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a citizen’s journal by Thomas Nephew

On "Apologists among us"

Posted by Thomas Nephew on July 16th, 2005

On Thursday, Stygius pointed out a post by Norm Geras titled “Apologists among us.” The British professor and blogger objected to attempts by some to locate blame for the London bombings in the British role in Iraq:

It needs to be seen and said clear: there are, amongst us, apologists for what the killers do, and they make more difficult the long fight that is needed to defeat them. (To forestall any possible misunderstanding on this point: I do not say these people are not entitled to the views they express or to their expression of them. They are. Just as I am entitled to criticize their views for the wretched apologia they amount to.) The plea will be made, though – it always is – that these are not apologists, they are merely honest Joes and Joanies endeavouring to understand the world in which we all live. What could be wrong with that? What indeed? Nothing is wrong with genuine efforts at understanding; on these we all depend. But the genuine article is one thing, and root-causes advocacy that seeks to dissipate responsibility for atrocity, mass murder, crime against humanity, especially in the immediate aftermath of their occurrence, is something else. […]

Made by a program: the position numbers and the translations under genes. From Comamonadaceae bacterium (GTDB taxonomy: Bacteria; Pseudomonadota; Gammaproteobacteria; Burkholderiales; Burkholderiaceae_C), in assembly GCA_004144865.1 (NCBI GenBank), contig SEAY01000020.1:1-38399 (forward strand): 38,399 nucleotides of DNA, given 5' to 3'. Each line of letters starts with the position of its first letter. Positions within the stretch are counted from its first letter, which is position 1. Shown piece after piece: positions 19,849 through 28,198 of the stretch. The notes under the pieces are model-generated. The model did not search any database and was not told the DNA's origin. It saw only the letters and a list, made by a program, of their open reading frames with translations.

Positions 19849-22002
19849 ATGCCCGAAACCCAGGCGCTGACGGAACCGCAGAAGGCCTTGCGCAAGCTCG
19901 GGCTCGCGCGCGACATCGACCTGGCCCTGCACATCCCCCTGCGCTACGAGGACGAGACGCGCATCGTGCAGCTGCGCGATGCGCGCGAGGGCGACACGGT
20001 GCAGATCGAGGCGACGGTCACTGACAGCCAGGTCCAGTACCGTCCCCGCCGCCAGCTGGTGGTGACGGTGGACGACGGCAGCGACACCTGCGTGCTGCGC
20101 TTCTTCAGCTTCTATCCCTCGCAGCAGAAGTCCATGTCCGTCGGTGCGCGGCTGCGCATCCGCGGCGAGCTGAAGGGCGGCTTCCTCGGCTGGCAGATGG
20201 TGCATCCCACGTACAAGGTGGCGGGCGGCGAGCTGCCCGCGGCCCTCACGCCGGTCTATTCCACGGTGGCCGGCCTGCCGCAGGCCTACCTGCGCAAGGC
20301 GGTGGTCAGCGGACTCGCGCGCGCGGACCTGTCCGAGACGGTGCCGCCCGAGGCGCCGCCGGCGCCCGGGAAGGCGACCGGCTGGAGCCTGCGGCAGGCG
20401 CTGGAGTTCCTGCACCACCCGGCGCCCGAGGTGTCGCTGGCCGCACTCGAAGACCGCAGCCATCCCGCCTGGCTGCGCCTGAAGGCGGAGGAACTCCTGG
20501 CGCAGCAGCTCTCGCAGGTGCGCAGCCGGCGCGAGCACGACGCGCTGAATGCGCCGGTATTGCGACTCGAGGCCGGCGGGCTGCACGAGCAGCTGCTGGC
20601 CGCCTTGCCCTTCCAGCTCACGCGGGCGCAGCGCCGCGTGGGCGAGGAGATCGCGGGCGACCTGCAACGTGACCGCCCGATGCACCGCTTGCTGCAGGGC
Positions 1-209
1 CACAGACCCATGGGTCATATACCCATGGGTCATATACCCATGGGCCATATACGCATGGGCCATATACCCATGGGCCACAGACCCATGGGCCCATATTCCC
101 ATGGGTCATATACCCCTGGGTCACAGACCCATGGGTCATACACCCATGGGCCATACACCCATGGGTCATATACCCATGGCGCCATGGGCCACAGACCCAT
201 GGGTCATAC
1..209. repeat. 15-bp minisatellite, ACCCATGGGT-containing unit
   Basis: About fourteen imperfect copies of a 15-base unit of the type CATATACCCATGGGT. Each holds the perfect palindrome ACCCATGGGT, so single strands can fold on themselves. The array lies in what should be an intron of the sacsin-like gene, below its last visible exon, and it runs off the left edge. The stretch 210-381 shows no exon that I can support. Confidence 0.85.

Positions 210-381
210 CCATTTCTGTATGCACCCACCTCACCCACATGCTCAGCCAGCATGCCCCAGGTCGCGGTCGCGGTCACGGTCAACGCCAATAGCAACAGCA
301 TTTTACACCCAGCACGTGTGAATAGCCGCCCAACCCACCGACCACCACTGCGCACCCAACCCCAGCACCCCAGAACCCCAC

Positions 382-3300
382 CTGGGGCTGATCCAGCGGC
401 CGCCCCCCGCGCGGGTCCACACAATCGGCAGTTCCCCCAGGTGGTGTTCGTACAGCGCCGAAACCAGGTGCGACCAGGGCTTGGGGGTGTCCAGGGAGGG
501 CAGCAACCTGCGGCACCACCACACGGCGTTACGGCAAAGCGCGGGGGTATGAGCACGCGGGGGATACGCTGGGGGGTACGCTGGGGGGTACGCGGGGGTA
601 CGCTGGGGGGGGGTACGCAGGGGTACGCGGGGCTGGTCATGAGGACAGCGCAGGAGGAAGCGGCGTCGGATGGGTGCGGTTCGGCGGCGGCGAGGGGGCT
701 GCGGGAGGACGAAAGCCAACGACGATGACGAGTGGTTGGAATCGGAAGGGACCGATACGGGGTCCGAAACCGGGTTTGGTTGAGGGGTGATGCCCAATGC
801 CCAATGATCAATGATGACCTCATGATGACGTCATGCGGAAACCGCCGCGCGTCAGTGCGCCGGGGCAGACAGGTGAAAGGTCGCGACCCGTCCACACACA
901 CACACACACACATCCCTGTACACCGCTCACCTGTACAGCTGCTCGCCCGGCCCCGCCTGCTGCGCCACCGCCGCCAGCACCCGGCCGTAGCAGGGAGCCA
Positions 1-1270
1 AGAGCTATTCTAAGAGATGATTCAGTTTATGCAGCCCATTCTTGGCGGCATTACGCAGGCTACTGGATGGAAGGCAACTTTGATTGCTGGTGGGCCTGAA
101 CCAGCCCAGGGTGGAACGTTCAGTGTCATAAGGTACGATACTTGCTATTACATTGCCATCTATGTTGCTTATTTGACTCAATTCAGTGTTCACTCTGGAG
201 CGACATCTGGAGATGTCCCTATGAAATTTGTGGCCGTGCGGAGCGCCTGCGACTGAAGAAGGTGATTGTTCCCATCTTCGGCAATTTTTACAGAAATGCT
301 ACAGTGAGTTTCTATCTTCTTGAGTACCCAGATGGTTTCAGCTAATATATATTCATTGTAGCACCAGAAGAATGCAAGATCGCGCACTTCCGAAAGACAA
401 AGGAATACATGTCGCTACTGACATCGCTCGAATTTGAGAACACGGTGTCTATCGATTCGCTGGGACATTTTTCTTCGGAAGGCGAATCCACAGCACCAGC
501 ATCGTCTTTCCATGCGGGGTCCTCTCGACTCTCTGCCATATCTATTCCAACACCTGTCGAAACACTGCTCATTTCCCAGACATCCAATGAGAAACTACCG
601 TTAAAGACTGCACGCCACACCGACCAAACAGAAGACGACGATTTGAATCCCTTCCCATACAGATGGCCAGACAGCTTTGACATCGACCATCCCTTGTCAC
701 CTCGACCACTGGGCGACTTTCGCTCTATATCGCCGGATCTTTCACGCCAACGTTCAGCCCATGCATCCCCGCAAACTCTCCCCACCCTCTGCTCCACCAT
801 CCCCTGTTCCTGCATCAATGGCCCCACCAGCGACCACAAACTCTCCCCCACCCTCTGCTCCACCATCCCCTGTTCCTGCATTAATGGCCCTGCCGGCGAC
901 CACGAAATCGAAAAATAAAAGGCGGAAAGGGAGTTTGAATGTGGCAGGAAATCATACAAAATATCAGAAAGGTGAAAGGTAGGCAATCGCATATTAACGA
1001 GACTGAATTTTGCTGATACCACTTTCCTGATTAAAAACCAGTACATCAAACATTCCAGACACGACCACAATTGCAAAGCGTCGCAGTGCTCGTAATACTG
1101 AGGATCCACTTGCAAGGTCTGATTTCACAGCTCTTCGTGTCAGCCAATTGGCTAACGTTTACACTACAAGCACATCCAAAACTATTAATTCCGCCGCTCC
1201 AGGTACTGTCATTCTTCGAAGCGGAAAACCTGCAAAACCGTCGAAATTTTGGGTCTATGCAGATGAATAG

Geras advances a number of examples designed to show when it is and isn’t right to attribute one misdeed to another. All either amount to showing the disproportionality of the misdeed to the grievance (punch in the mouth for liking Bob Dylan, burning down a house to retaliate for a stolen bike), or disputing that the grievance is legitimate in the first place (e.g., Zimbabwe dispatches thugs to retaliate for a hypothetical anti-Mugabe British policy). I don’t at all disagree — but neither approach seems to me to very closely resemble the case at hand. Geras gets more specific with an exacting test for whether the Iraq issue might play a role in the London bombings:

How do they know? What they need to know is not just that Iraq was one of a number of influencing causes, but that it was the specific, and a necessary, motivating cause for the London bombings. Because if it was only an influencing motivational cause amongst others, and if, more particularly, another such motivational cause was supplied by the military intervention in Afghanistan, then we don’t have that the London bombings wouldn’t have happened but for the Iraq war.